Africa Photos at the Met
Photographs of Angola and South Africa by Carnegie Corporation grantee Jo Ractliffe at the Metropolitan Museum of Art in NYC
South African photographer Jo Ractliffe is a Senior Lecturer in Fine Arts in the School of Arts, University of the Witwatersrand, Johannesburg. Throughout her career she has directed her camera toward landscapes to address themes of displacement, conflict, history, memory, and erasure. An exhibit at New York City’s Metropolitan Museum of Art features a selection of works from Ractliffe’s haunting series on the war in Angola, As Terras do Fim do Mundo (The Lands of the End of the World), which was supported by Carnegie Corporation. While working on this series, Ractliffe traveled alongside ex-soldiers returning to the desolate places in the Angolan countryside where they had fought.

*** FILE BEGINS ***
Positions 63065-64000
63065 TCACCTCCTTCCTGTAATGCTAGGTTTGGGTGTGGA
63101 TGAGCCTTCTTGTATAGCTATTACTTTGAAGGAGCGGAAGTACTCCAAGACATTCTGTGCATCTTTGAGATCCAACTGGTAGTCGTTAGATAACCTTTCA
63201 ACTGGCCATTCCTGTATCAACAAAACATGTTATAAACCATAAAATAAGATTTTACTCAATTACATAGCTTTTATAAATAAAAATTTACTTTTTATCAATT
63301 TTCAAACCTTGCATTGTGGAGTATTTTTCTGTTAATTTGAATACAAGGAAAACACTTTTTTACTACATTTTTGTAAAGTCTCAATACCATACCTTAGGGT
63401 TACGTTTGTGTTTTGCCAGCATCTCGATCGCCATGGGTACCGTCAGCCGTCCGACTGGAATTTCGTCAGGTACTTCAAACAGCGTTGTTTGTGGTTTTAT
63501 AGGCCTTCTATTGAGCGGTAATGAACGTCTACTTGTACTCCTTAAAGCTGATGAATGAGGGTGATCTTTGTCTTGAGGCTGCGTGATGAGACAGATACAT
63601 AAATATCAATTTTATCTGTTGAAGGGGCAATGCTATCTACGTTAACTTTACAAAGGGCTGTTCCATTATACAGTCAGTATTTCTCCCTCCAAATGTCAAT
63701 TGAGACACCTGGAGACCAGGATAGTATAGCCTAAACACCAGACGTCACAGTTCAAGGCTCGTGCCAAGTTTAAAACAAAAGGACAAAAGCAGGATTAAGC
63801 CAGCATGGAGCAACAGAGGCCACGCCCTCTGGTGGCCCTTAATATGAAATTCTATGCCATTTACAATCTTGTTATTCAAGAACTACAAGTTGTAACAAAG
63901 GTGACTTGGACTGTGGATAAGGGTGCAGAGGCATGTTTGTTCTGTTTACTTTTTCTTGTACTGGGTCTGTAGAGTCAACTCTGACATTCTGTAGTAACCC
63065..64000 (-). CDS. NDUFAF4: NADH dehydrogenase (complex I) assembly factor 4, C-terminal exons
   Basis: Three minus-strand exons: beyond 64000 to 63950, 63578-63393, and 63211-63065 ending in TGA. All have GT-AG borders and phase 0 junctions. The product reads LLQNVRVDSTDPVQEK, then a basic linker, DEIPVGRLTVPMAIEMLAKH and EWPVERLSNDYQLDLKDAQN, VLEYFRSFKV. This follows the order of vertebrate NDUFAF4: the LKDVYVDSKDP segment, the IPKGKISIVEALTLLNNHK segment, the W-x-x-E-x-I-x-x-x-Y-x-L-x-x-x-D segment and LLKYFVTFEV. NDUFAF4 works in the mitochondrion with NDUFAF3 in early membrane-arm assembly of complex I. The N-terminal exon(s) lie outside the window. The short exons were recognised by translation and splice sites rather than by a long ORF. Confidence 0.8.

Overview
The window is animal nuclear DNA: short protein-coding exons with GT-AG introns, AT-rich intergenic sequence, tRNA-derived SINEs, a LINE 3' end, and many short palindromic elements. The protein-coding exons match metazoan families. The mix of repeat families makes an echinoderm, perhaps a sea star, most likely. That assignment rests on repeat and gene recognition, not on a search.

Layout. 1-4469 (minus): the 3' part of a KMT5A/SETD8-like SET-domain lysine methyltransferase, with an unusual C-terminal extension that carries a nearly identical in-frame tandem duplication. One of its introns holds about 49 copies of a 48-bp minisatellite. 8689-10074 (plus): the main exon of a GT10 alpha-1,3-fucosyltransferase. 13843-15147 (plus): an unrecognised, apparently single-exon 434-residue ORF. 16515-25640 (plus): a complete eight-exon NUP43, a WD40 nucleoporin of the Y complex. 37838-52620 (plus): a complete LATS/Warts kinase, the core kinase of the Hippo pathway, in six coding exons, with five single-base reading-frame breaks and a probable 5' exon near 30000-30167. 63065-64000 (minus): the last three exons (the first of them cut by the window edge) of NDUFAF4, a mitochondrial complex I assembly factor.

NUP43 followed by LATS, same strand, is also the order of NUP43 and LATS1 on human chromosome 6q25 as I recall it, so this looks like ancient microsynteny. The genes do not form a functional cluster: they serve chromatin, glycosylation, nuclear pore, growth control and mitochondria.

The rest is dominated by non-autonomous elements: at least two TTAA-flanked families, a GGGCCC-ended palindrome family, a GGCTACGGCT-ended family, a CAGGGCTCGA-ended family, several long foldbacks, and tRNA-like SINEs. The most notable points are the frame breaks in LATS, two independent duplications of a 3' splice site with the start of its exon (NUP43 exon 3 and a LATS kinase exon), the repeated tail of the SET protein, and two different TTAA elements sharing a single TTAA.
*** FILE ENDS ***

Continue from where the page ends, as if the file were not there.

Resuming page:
Ractliffe, whose work has been described as pushing new creative boundaries, is one of scores of black and female academics at Witswatersrand (Wits) who received grants from Carnegie Corporation to pursue their research interests. She was awarded $30,000 as part of an equity and transformation grant aimed at changing the University’s culture so that all scholars and all perspectives would be embraced.
The exhibit also includes works from Ractliffe’s earlier series, Terreno Ocupado, produced during her first visit to Angola's capital, Luanda, five years after the end of the Civil War, and a later series, The Borderlands, which examines the impact of the wars in Angola within South Africa's borders. The photographs in all three series were originally produced as either gelatin silver prints or archival pigment prints on cotton paper; the inkjet prints on display at the Met were made by the artist especially for the exhibition.
The Aftermath of Conflict: Jo Ractliffe's Photographs of Angola and South Africa continues at the Metropolitan Museum of Art until March 6, 2016.